Thursday Open Thread | Billy Joel Week

More Billy Joel

We Didn’t Start the FIRE

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61 Responses to Thursday Open Thread | Billy Joel Week

  1. rikyrah says:

    found this at BJ:

    I think I’m gonna treat myself to some of this guy’s spices:


    Laura on Kaua’i says:
    November 17, 2016 at 6:11 pm
    I have written about Penzey’s Spices before, and what a terrific company they are besides selling high quality spices (which are also usually more affordable than what you can find in supermarkets):

    Here is part of the email I just received from the head of the company:

    Racism Update: At Penzeys we believe it’s not the use of tools that set us on a different path from the rest of the animal world; what has set humanity in motion is cooking. In our nearly a million years gathered together around the fire, cooking shaped our bodies and transformed our minds. Cooking unlocked our potential and gave birth to reason, to religion, and to politics and government. The kindness of tens of thousands of generations of cooks created our humanity, but racism, sexism, and homophobia can all very quickly unravel all the goodness cooking puts out into the world. As the voice of cooks, we will never sit idly by while that happens.

    You may have read Tuesday Night’s email. In it I said: “The open embrace of racism by the Republican Party in this election is now unleashing a wave of ugliness unseen in this country for decades. The American people are taking notice. Let’s commit to giving the people a better choice. Our kindness really is our strength.”
    Since I ask you to read my emails, I feel it’s only right that I read each of your replies. In sifting through those replies it was clear that, though not intended, a good number of people seemed to sincerely believe that in my statement I was calling all Republicans racists. In the emails of those Republicans who voted for someone other than the party’s nominee, I sensed genuine pain at having the strength of character to not go along with what was happening, but nonetheless be grouped in with those who were. I apologize for writing something that caused you pain; that is not the person I want to be. You are your party’s future, and you deserve my admiration and respect, and your country’s as well.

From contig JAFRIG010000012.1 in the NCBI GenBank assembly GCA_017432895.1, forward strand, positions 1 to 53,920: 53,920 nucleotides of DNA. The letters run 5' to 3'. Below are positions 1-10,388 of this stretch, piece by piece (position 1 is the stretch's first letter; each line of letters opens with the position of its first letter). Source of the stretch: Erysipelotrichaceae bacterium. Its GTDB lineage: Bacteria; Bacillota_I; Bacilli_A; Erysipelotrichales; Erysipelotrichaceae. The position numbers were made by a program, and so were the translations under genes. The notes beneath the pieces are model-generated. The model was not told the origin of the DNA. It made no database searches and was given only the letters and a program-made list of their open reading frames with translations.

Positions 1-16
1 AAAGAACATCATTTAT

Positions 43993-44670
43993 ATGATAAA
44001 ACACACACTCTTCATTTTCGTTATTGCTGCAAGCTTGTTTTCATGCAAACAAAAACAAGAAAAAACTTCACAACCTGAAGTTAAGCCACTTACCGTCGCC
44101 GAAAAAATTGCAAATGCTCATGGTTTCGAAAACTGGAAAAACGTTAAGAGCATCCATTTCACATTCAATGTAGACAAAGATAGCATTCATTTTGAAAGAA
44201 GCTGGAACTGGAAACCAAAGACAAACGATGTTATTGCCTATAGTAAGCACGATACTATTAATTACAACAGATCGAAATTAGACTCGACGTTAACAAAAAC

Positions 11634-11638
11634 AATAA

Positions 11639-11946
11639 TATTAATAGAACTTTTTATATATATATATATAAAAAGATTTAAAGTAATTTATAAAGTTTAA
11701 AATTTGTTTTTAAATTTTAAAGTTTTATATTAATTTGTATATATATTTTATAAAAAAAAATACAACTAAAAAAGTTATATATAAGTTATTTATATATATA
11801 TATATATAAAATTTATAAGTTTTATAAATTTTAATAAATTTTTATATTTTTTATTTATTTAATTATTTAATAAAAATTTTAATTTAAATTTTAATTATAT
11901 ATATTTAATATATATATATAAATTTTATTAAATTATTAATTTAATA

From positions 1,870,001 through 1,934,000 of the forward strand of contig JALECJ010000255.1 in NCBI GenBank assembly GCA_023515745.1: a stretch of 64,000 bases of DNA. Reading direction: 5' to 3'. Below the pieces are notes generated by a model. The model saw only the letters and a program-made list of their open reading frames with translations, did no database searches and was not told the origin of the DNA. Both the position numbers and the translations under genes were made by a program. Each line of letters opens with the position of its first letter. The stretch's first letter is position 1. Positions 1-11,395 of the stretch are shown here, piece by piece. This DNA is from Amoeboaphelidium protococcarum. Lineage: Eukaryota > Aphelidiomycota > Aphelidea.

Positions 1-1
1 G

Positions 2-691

For the rest of you, you just voted for an openly racist candidate for the presidency of the United States of America. In your defense, most of you did so without thinking of the consequences of your candidate’s racism, because for most of you the heartbreaking destruction racism causes has never been anything you or your loved ones have had to experience. But the thing is elections have their consequences. This is no longer sixty years ago. Whether any of us like it or not, for the next four years the 80% of this country who did not just vote for an openly racist candidate are going to treat you like you are the kind of person who would vote for an openly racist candidate.
    You can get angry at everyone else for treating you like you just did the thing you just did, or you can take responsibility for your actions and begin to make amends. If you are lucky and younger family members are still coming over for Thanksgiving, before it’s too late, take a moment and honestly think about how your actions must look through their eyes. Simply saying “I never thought he’d win” might be enough. But if you have the means, leaving a receipt from a sizable donation to the ACLU or the SPLC accidentally laying around where you carve the turkey, might go over even better.
    Or, just do what you do best and volunteer. Through our customers’ support, we’ve given away a lot of our Penzeys Pepper, the Pepper with heart. More often than not, those we meet cooking and serving food to feed those in need are Republicans. You really are a good bunch, but you just committed the biggest act of racism in American history since Wallace stood in the schoolhouse doorway 53 years ago. Make this right. Take ownership for what you have done and begin the pathway forward.
    Thanks for reading,


    Here is the link to the website

  2. rikyrah says:

    Gregg Popovich’s Second Condemnation Of Trump Is Just As Powerful As His First
    “It’s still a disorienting situation.”

    – – -San Antonio Spurs coach Gregg Popovich drew national attention over the weekend after he took a reporter’s question about his thoughts on the election and delivered a passionate condemnation of
    President-elect Donald Trump.

    On Tuesday, when asked about it again, his answer was less fiery, but just as eloquent. Popovich said that he had hoped Trump would come out with a message to try and assuage the fears of the minority groups he pointed to as the sources of America’s problems during his election
    campaign. Trump has done little to nothing in that regard, however, as
    Popovich noted.

    “It’s still a disorienting situation, when you thought you lived in a certain kind of country with certain values that were held in esteem and find out those values aren’t very important to half the country,” Popovich said.

    Rather than break up the quotes, we’re just going to let Popovich speak in his own words. Below is a transcript, via the Washington Post’s Tim Bontemps:–

  3. rikyrah says: